»How being a zero waste restaurant shapes the relationship between a chef and his community« (engl.)
How does cooking according a zero-waste philosophy affect the internal and external relationships of a restaurant?
What`s it about?
Zero-waste cooking means more than just not to throw everything away. If your work as a chef or a gastronome is guided by the zero-waste philosophy, a major shift in judging what (still) can be used as food or not is happening. In addition to creative culinary thinking very concrete steps are necessary in order to bring this philosophy into daily implementation.
We wonder how a zero-waste philosophy works in practice? Which ingredients are used and how? How do you communicate the dishes to the guest? In this focus session Douglas McMaster speaks of his experiences on how internal work structures, your thinking about food or the conception of the menu change, as well as how the work with partners and suppliers is affected. We discuss how the communication and relationships within the entire community of a restaurant moves, up to the guest, and what challenges and potential outputs there are.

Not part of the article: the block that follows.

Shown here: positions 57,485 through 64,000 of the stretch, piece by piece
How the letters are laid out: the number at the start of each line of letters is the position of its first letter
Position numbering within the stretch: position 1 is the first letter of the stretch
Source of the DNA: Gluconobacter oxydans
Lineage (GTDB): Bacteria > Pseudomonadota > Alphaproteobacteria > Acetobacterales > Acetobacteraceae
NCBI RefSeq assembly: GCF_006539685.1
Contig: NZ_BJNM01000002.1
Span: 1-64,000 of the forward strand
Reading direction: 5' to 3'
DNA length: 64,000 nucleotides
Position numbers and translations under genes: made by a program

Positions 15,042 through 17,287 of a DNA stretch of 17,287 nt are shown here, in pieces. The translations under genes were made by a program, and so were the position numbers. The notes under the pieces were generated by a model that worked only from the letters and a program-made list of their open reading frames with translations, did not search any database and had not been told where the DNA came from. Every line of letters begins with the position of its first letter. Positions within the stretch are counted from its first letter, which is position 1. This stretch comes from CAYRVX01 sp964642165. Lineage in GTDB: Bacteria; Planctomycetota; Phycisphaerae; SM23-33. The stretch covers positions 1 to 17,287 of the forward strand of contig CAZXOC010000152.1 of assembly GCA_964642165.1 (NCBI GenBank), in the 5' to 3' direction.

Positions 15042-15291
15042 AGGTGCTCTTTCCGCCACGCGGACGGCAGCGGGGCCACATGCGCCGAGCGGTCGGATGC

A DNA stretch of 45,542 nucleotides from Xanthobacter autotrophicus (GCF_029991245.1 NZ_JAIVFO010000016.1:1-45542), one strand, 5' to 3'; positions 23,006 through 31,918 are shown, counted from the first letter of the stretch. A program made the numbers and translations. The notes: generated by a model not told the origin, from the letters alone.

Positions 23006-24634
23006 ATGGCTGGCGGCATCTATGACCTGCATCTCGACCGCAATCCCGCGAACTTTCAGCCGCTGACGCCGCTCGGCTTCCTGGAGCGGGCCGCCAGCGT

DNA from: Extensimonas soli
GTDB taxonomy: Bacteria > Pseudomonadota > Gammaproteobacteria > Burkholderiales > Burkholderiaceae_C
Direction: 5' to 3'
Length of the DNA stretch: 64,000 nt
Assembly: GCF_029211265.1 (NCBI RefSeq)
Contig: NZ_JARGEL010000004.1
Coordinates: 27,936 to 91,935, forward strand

Douglas McMaster is considered as one of the most known representatives of professional zero-waste cooking. In 2010, the Briton opened the first zero-waste pop-up café in Sydney, Australia. Two years later followed by the first zero-waste restaurant in Melbourne. After returning to the UK, the then 26-year-old founded the Silo in Brighton in 2014 and will open it´s successor this year in Lodnon.